Survival rates of the three groups of dogs
In the MI group, 3 dogs died and 7 dogs survived after the MI model was established. In the UTMD group and the UTMD-Ang1 group, 2 dogs died, and 8 dogs survived. The survival rates showed no significant difference among the groups.
Analysis of conventional and echocardiographic parameters
There were no significant differences in body mass, heart rate, or LVPW among the three groups (P>0.05). Compared with the MI group, the UTMD-Ang1 group exhibited increased LVEDD and LVESD values and decreased IVS, LVEF, and FS values (all P<0.05, Table 1).
Analysis of myocardial synchrony parameters
Local systolic function indexes, Smid and SRmid, and overall synchrony parameters, LSsd and LSdif, were significantly different among the three groups (P<0.05). Contraction movement in the MI group was more asynchronous, while local contraction was enhanced and global synchronization was improved in the UTMD and UTMD-Ang1 groups (P<0.05). There were no significant differences in Sbase or SRbase among the three groups (P>0.05) (Table 2 and Figure 2).
Analysis of the density of neovessels around the MI area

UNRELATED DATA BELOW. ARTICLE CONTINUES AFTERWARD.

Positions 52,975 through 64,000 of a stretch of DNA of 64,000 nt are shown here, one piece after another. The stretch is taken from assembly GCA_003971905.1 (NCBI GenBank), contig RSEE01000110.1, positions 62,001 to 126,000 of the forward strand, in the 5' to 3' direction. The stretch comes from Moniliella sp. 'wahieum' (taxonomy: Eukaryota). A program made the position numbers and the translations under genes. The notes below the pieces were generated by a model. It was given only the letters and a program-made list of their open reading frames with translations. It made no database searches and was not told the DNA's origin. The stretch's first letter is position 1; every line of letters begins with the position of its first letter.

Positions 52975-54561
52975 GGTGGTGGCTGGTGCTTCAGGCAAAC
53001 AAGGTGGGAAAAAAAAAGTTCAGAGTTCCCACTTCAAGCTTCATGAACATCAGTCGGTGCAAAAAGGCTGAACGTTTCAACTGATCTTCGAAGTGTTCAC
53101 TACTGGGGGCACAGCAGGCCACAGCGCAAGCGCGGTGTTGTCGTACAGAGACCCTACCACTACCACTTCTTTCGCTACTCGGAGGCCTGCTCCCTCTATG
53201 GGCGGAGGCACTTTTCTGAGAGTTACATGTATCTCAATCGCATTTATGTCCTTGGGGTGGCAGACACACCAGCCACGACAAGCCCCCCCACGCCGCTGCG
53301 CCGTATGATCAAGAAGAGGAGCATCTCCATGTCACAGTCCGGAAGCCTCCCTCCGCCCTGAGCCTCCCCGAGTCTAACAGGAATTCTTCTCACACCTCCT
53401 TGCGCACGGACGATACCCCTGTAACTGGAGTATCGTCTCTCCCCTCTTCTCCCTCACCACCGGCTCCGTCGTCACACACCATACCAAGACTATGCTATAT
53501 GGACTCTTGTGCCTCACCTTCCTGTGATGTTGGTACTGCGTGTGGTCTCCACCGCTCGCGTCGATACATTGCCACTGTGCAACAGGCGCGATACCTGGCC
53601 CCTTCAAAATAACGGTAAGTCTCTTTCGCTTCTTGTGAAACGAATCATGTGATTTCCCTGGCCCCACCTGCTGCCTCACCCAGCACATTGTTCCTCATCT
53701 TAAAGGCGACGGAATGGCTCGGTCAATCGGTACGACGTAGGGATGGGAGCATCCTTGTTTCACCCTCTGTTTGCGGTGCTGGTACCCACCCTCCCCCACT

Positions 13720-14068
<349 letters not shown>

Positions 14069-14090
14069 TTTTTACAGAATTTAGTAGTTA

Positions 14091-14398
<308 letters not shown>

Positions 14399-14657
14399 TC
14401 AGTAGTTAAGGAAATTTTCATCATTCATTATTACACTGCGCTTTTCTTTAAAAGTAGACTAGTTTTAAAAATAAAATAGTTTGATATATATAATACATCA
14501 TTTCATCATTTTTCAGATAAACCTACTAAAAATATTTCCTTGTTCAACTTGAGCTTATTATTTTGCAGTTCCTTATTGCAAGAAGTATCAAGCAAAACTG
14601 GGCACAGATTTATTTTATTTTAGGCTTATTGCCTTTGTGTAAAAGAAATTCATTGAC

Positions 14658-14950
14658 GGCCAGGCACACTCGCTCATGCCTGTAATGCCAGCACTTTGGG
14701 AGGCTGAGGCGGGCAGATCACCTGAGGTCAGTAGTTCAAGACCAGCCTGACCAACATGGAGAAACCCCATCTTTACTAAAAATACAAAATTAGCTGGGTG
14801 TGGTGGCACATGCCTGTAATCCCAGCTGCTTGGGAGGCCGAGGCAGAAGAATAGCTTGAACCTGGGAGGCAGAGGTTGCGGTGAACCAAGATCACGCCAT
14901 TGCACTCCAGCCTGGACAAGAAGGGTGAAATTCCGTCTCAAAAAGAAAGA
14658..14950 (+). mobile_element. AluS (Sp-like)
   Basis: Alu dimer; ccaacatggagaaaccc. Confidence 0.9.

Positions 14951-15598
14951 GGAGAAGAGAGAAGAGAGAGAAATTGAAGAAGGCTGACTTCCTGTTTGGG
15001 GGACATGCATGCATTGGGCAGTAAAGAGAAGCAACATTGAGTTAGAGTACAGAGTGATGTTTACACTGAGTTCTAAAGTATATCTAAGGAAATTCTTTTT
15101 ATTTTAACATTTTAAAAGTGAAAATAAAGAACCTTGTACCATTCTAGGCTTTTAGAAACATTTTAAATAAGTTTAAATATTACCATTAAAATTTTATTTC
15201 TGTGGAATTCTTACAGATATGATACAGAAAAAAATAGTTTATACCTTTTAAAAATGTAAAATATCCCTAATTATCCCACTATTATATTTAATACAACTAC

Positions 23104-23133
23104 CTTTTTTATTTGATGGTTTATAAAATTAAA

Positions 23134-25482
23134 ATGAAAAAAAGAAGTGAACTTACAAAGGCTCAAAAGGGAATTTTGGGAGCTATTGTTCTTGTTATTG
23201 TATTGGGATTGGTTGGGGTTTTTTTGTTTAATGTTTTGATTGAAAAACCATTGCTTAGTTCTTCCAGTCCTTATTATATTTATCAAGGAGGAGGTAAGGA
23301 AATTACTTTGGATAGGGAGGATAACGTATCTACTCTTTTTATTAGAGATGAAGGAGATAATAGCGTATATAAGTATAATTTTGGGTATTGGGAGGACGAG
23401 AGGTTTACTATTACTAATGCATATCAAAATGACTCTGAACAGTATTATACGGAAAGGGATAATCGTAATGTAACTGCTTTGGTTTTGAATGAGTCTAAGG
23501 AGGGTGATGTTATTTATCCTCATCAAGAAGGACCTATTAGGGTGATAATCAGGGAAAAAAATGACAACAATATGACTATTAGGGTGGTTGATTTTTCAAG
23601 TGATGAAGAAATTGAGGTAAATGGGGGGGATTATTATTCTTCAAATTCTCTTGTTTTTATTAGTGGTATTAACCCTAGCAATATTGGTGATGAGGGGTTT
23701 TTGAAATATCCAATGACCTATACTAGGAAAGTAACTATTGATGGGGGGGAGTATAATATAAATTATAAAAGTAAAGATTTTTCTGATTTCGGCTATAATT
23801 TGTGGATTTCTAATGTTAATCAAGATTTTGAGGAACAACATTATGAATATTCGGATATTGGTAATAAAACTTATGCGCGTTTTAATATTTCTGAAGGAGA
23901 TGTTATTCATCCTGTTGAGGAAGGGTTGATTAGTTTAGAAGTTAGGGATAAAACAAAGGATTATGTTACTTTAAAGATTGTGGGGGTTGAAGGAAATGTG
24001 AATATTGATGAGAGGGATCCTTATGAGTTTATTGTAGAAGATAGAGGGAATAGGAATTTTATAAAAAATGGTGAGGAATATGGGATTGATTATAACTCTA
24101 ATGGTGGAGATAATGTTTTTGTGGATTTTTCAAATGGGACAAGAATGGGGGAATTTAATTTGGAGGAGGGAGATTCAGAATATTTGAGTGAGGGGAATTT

CD31 and α-SMA immunohistochemical staining showed that the density of capillaries in the MI group was lower than that in the UTMD group, while the density in the UTMD-Ang1 group was significantly higher than that in the UTMD group (P<0.05) (Figure 3).
Analysis of the density of peripheral nerve fibers around the MI area
Compared with the MI group, the UTMD-Ang1 group exhibited a significantly lower density of TH- and GAP43-costained sympathetic nerve fibers in the area surrounding the infarcted myocardium (P<0.05) (Figure 4).
Analysis of Ang1 and key Ca2+ homeostasis-related proteins by Western blot
Western blot showed that Ang1 and SERCA2a protein levels were significantly higher in the UTMD-Ang1 group than the MI and UTMD groups (P<0.05). In contrast, PLB levels were higher in the MI group and lowered in the UTMD-Ang1 group compared with the UTMD group (P<0.05) (Figure 5).